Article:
Unlike shallow corals reefs, which are restricted to warm clear waters, deep or cold-water corals are found in almost all the world’s oceans. In the Atlantic, the most abundant cold-water reef-building coral is Lophelia pertusa, a branching stony coral that can form structures over a hundred meters tall and several kilometers long. Some of the largest and most stunning of these ecosystems occur in the frigid waters off the coast of Norway, as far north as the Arctic Circle. So yes, there are indeed corals in the Arctic!
News Around the Lab
Under the advisement of Dr. Sophie McCoy and laboratory technician Penelope Ales, four high school students from various parts of Florida have been exploring the effects of climatic stressors such as fluctuating nutrient levels, low salinity, and water browning on the metabolic functions of Thalassia testudinum, also referred to as turtlegrass.
The FSU CML Polar Academy team has started their AntICE Initiative: reaching out to school children in the Tallahassee and Crawfordville areas to inform them about Antarctic Organisms and Ecosystems in light of the upcoming NSF funded workshop at the FSU Coastal and Marine Lab in November.
Worldwide publicity surrounding the calving of an iceberg the size of Delaware in July 2017 from the Larsen C Ice Shelf on the eastern side of the Antarctic Peninsula presents a unique and time-sensitive opportunity for research and education on polar ecosystems in a changing climate. The FSUCML will host a workshop that will draw from the large fund of intellectual capital in the US and international Antarctic research communities.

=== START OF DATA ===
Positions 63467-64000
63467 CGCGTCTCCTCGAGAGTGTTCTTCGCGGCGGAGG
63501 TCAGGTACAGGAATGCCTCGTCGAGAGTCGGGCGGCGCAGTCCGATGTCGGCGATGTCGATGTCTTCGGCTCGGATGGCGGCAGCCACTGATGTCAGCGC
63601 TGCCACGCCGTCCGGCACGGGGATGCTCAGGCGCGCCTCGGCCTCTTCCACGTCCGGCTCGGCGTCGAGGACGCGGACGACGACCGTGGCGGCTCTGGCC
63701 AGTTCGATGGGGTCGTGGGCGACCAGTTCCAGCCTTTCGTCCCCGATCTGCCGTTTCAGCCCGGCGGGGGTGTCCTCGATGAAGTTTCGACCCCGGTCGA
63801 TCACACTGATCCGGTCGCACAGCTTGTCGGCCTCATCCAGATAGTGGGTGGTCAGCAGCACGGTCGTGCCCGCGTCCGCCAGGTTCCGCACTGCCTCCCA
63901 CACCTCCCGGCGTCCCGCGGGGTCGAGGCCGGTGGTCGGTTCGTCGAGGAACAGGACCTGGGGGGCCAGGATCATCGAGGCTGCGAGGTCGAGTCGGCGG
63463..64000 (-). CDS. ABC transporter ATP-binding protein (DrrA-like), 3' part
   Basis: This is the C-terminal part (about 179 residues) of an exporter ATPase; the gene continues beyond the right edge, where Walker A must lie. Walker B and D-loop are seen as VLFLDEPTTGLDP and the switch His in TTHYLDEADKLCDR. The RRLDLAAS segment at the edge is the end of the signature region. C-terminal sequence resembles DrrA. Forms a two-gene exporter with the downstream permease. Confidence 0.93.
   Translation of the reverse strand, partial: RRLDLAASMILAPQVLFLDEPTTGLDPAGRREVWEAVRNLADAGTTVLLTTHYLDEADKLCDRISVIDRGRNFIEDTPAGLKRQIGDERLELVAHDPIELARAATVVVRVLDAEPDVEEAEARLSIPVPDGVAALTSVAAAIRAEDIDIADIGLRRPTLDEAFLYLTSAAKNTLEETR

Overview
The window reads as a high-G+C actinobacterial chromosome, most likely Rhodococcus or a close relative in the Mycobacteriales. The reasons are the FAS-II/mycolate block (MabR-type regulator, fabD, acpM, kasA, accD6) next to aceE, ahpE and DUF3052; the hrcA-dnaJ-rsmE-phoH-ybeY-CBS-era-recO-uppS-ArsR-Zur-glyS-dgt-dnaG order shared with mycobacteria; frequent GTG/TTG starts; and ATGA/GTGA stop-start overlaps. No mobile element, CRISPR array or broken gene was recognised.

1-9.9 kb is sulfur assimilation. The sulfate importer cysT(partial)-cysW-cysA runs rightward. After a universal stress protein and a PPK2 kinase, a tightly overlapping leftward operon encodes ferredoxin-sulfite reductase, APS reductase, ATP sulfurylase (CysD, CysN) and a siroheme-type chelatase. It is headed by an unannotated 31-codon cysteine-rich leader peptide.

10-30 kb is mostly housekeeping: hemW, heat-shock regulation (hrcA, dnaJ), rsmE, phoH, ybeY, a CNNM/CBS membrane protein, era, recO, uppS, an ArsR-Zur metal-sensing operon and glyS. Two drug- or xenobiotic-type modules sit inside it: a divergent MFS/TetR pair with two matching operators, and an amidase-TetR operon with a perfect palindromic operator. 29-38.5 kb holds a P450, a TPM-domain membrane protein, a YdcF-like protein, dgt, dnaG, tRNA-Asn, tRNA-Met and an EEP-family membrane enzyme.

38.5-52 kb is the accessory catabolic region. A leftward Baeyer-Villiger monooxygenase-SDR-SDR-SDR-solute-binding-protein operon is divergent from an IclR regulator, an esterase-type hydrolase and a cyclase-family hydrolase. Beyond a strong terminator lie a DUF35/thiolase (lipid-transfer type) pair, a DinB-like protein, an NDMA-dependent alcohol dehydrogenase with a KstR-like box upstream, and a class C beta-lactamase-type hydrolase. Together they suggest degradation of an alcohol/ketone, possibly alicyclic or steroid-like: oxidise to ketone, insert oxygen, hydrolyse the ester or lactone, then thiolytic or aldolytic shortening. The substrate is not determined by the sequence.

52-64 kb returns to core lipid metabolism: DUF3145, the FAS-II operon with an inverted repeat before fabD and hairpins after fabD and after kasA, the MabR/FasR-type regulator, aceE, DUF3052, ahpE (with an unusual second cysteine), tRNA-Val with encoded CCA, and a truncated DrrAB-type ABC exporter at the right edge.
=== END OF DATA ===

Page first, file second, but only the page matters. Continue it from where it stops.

For the first time in 17 years of Florida-based research, scientists have discovered a mating ground for the Endangered smalltooth sawfish. During an expedition early April to the shallow-water back-country of Everglades National Park, a research team captured, tagged, and released three adult sawfish (one male and two females) in an area previously known almost exclusively as juvenile sawfish habitat. All three had distinctive lacerations, apparently sustained during mating, that match the pattern of teeth on the animals’ saw-like snouts.
The FSUCML blog is now live! Graduate students share their latest research, visitors to the FSUCML share their experiences, and much more. Follow along as we continue to add new blog entries.
Dr. Grubbs described the experience as "the biggest day of my research career!" His team captured a female sawfish who started giving birth. This is the first time a live sawfish birth has been documented in the wild.
We are pleased to announce the 2017 recipients of the FSUCML Grad Student Research Scholarships and the first recipient of the Coastal and Marine Conservation Research Assistantship Award (endowed by FSU Alumni Tommy Warren and Kathy Villacorta).
Dr. Bob Steneck (Univ. of Maine) has studied Eastern Caribbean coral reefs and how local management of natural areas has had a strong positive effect on them, facilitating their recovery and improving their resilience.
President John Thrasher, First Lady Jean Thrasher, VP for Research Gary Ostrander and his wife, Frances Ostrander visited our lab to take a tour of the facilities, meet faculty and staff, and go on a scenic boat ride aboard our flagship research vessel, the R/V Apalachee.